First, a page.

Wednesday, October 27, 2004

Global Justice

I said on a  previous post  that I must come back to Johann Hari's
against the extreme and undemocratic neo-liberalism imposed on much of the world’s poor by the IMF and World Bank; there is no freedom in a sweat-shop
It's very easy to make points about the IMF, the World Bank and the WTO being a Washington-based conspiracy. However, I heard on the BBC a month or so ago that the WTO were criticising subsidies to European sugar farmers, which were making life impossible for farmers in Mozambique, a country, remember, recovering from decades of civil war. Subsidies to North American farmers are just as bad, of course.    (I could not find any recent link, but the following ones give some of the background.)

Where then does that leave arguments against 'extreme neo-liberalism' ? Well, with a little bit of truth. 'Yesterday the World Bank admitted it should have condemned subsidies in rich countries, while it was telling poor nations to deregulate.'  (Newsnight, 28 August, 2002) '. Or this : 'The managing director of the International Monetary Fund, Horst Koehler ... said "The IMF will not insist on building ... conditionalities which are not in the countries' interest and will not help the countries solve their problems."  Correspondents say this appeared to be seen as a softening of the IMF's position. ...The IMF and the World Bank have also forced Mozambique to scrap a surtax on imported sugar...'  (IMF boss's promise to Africa, 7 July 2000 )

The main problem though is the quotas and tariffs which Oxfam says  'set Europe's sugar prices at almost three times the world market price, meaning huge subsidised surpluses are dumped annually overseas' From Newsnight again, 'Eight hours spent stripping sugar cane pays 99p. The workers would earn more if their sugar was selling in European and American markets, but Western producers get subsidies which enable them to cut their prices. Anyway, there are strict rules limiting the amount of sugar the West imports.'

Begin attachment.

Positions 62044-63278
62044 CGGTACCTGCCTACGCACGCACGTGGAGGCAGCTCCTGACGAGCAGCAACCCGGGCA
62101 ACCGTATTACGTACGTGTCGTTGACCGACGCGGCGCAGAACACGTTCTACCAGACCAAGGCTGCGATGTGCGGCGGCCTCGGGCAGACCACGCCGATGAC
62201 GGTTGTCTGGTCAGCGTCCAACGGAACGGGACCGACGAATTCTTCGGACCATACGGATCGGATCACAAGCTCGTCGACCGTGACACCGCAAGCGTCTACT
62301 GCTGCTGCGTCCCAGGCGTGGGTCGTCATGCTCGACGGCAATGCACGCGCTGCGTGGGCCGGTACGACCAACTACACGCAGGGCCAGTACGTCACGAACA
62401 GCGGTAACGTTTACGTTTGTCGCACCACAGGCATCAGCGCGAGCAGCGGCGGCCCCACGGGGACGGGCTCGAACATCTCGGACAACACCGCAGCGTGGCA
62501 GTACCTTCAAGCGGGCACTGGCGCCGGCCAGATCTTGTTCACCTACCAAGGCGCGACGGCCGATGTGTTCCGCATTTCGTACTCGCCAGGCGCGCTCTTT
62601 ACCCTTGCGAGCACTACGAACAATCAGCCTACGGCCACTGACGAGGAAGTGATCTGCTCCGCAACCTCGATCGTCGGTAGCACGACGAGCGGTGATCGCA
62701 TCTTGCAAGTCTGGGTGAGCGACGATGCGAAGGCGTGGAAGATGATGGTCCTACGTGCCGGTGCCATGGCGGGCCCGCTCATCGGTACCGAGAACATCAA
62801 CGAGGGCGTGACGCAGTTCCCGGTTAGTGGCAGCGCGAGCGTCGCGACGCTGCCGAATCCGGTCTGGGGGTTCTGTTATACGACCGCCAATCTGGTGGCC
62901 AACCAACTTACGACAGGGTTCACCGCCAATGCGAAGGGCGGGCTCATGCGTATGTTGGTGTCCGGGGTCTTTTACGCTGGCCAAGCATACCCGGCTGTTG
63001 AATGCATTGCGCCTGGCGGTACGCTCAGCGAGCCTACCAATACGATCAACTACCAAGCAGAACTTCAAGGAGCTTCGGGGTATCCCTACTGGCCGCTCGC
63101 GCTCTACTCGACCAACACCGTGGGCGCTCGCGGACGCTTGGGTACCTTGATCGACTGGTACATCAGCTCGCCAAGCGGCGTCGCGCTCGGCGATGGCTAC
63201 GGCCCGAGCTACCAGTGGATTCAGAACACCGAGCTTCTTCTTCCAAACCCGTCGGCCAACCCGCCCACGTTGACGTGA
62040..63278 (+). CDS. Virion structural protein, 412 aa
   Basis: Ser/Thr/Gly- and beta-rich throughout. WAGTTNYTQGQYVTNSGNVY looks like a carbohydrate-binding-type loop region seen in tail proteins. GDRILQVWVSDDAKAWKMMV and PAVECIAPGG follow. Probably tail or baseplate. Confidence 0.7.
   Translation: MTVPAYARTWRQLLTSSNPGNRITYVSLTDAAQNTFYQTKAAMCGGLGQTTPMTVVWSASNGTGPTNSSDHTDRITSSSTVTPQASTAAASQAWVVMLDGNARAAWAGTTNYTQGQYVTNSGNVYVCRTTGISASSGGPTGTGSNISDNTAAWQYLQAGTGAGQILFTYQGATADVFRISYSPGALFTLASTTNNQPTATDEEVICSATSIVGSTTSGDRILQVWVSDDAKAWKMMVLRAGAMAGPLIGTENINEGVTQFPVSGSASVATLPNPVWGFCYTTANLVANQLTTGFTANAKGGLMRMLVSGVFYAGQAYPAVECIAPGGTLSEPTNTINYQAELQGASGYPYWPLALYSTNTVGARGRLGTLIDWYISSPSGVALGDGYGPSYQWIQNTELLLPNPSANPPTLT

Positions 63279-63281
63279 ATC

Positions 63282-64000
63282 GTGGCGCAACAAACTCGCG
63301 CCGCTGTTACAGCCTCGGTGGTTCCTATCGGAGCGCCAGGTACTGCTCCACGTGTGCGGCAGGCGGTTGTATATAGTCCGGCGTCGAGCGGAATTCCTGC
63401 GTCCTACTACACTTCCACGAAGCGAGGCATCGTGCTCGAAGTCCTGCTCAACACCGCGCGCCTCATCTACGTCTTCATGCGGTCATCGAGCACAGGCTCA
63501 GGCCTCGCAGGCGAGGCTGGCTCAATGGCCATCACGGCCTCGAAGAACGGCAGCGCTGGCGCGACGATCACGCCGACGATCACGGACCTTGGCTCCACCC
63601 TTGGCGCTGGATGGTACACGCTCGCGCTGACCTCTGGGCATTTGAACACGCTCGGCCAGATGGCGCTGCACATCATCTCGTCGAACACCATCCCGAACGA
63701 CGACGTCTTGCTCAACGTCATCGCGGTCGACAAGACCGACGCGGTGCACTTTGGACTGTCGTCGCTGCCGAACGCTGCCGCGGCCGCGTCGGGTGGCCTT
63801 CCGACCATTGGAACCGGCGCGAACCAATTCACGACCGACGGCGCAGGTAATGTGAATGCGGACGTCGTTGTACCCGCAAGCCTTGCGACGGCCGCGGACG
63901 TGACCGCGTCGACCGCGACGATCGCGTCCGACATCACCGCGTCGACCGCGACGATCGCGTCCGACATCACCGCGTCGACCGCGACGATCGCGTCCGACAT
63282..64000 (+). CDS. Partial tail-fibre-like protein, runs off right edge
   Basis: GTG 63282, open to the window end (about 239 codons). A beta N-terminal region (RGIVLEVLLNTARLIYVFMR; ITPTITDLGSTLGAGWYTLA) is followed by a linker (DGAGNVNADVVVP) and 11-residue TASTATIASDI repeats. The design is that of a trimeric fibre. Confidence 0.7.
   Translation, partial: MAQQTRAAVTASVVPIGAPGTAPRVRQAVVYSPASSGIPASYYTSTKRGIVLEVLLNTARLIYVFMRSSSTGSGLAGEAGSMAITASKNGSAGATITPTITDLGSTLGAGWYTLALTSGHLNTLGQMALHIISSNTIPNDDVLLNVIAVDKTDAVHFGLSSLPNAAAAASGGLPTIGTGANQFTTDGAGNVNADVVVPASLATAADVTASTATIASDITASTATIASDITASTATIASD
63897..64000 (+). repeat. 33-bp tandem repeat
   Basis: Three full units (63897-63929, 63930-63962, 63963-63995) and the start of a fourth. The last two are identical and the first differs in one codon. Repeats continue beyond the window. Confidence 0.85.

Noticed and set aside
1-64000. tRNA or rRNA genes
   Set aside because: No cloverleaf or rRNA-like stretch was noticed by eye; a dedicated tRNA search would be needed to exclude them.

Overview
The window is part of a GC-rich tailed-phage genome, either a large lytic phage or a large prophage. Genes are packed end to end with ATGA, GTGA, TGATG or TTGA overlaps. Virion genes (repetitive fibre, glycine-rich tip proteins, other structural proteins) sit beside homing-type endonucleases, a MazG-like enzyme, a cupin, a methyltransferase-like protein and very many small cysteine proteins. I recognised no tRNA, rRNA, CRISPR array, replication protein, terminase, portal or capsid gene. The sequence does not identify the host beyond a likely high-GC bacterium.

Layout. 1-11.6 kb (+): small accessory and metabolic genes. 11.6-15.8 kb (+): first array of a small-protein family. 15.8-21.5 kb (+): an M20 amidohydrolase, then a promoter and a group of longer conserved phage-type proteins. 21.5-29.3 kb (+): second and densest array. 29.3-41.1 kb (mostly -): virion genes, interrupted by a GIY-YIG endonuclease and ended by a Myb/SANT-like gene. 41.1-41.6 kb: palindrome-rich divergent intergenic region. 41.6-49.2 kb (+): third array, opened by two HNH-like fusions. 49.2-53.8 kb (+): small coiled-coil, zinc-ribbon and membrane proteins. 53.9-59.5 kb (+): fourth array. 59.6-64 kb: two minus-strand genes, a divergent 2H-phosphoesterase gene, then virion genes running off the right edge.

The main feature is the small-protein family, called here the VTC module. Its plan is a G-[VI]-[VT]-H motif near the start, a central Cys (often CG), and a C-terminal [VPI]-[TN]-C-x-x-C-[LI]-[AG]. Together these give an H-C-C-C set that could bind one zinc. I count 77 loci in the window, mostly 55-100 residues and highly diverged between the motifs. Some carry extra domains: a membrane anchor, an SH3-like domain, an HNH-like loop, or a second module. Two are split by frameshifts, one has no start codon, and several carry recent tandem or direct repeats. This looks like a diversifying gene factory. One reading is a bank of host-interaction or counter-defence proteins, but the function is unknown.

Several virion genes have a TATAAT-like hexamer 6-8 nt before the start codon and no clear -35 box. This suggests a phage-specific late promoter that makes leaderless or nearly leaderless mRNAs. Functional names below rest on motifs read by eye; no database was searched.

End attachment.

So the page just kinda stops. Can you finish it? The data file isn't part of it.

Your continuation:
See also this and this. That's just sugar. Similar things can be found for cotton.

I noticed an advert on Harry's Place for a book by Christopher Hitchens called Orwell's Victory. I don't think he would have seen much 'victory' in a situation where Africa is probably worse off now than it was in 1960. OK, I can't think of a better title for the book and maybe you can have victories in some battles. (If it's not obvious, here is the link again.)

As for 'undemocratic', it is all done according to the will, or at least the compliance of democracies in the West or North. The unpalatable truth is that it is imposed on poor countries by some very rich countries.

One country, New Zealand, has abolished all farm subsidies.They seem to be managing all right and are developing their wine-making industry, for example.


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